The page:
In over a century of history, the Gallery of Modern Art has gone through a long evolution towards increasing its collections by acquiring new pieces and, most of all, gaining credit as one of the most modern and vital cultural institutions in Palermo. The Museum, named after Empedocle Restivo as a tribute to the man who promoted its foundation at the beginning of the last century, opened in the foyer of Politeama Theatre on May 24, 1910. It immediately set as its main goal that of offering people the opportunity to enjoy the heritage of the exciting period of the Belle Epoque when cultural life was in ferment owing to the new projects that were being outlined for the city.
Its history has been written year after year, by always looking at the future, and since 2006 it has continued in its new venue at the architectural complex of Sant’Anna, which has been furnished to provide the most advanced services to the public and comply with the requirements of a 21st century Museum.
In its renovated spaces, with a new scientific display-plan, more than two hundred works of art, including both paintings and sculptures, distributed in fourteen thematic and monographic sections, illustrate the evolution of Italian figurative arts in the period between the 19th and the 20th centuries. They bear witness to the role that painters and sculptors of national renown played in Modernist Palermo.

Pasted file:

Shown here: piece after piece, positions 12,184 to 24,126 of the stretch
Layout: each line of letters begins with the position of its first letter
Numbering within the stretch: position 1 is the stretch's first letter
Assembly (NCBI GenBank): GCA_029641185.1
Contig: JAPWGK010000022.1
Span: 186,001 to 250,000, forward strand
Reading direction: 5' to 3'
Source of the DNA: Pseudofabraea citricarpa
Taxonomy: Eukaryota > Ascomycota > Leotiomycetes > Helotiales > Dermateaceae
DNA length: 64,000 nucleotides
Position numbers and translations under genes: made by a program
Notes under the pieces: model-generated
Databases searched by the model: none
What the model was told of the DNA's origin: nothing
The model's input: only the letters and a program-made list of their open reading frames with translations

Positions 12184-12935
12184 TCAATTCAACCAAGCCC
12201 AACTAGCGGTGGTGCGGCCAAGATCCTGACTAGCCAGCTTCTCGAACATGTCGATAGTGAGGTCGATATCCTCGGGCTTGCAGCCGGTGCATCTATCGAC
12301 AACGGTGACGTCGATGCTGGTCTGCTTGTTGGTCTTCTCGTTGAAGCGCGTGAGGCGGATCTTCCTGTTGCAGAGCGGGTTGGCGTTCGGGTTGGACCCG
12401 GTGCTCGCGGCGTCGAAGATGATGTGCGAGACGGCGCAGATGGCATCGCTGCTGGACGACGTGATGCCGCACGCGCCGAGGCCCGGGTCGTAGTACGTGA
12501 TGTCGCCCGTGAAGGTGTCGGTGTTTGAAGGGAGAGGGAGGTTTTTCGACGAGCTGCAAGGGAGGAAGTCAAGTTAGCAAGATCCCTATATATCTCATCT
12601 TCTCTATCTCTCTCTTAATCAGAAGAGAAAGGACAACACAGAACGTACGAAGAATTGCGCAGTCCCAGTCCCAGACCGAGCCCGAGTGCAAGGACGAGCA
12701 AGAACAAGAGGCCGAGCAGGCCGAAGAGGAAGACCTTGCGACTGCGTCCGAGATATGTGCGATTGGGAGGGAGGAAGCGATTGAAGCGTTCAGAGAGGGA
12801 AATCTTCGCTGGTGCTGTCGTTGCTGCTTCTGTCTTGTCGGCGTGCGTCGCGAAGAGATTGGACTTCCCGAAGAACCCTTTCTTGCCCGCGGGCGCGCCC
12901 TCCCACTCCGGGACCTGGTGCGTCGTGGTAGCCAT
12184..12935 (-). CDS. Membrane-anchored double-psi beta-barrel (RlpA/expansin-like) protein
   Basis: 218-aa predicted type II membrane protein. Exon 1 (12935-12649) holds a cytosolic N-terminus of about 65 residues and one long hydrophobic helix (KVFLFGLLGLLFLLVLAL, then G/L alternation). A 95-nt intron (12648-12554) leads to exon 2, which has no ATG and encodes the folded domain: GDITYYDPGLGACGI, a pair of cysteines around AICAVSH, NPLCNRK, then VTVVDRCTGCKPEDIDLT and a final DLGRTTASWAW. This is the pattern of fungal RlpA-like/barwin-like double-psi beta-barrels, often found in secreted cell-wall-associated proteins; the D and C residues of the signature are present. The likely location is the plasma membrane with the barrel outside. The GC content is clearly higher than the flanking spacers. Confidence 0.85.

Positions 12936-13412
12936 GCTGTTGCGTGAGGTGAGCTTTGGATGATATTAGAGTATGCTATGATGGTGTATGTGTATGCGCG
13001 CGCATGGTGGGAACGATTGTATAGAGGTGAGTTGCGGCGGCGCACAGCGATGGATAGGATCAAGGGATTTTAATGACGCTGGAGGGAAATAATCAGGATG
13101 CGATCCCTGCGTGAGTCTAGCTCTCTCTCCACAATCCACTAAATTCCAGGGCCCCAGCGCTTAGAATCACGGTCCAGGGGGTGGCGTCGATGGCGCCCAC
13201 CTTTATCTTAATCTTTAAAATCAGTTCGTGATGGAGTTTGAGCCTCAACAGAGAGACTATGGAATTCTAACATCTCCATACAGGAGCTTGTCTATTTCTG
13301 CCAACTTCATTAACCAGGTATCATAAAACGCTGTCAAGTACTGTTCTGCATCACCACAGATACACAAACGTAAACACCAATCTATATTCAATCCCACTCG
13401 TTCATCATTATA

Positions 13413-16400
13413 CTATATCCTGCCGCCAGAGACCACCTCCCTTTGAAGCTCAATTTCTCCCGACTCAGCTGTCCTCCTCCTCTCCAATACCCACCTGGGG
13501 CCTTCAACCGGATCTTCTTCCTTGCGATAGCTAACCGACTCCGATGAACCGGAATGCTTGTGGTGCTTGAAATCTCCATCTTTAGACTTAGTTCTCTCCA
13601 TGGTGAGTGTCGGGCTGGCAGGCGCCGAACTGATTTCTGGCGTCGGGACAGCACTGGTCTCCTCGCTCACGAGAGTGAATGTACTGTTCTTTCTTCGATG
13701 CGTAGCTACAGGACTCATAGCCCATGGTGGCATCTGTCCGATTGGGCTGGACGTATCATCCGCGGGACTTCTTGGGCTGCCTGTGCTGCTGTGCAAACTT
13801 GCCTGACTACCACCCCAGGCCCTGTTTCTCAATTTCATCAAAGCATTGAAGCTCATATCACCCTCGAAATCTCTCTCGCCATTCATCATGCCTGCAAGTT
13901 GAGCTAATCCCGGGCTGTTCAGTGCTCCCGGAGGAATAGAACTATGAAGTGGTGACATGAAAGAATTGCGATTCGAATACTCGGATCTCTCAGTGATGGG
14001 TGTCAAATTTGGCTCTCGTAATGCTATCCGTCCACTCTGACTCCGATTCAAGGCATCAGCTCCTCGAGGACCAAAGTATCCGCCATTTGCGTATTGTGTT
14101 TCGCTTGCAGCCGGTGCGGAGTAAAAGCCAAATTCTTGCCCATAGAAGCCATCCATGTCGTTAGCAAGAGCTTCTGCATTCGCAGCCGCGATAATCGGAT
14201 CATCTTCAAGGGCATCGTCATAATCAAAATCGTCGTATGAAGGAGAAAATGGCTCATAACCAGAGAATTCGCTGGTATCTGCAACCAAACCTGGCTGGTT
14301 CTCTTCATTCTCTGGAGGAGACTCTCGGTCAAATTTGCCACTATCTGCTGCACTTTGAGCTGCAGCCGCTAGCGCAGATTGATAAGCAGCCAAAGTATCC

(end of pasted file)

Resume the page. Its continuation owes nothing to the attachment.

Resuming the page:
Among the numerous masterpieces, it suffices to mention the large-scale paintings by Giuseppe Sciuti, the landscapes by Francesco Lojacono, the naturalist works by Antonio Leto, the art nouveau taste of the paintings by Ettore De Maria Bergler, and the beaming and glowing touch of the canvases by Giovanni Boldini. The intense season of the Novecento Italiano movement in the 20th century is presented through the works of artists like Massimo Campigli, Felice Casorati, Mario Sironi, Renato Guttuso, and Franz von Stuck, who succeeded in putting the atmosphere and distinctive signs of a genuinely European capital on canvas.
The overall project of the Museum scientific display-plan has been worked-out under the direction of Lidia Savoja and Antonio Gerbino and it has been curated by a group of scholars lead by Fernando Mazzocca and including Gioacchino Barbera, Luisa Martorelli, Antonella Purpura and Carlo Sisi. Corrado Anselmi has drawn up the set-up plan and Leonardo Adragna the lighting project.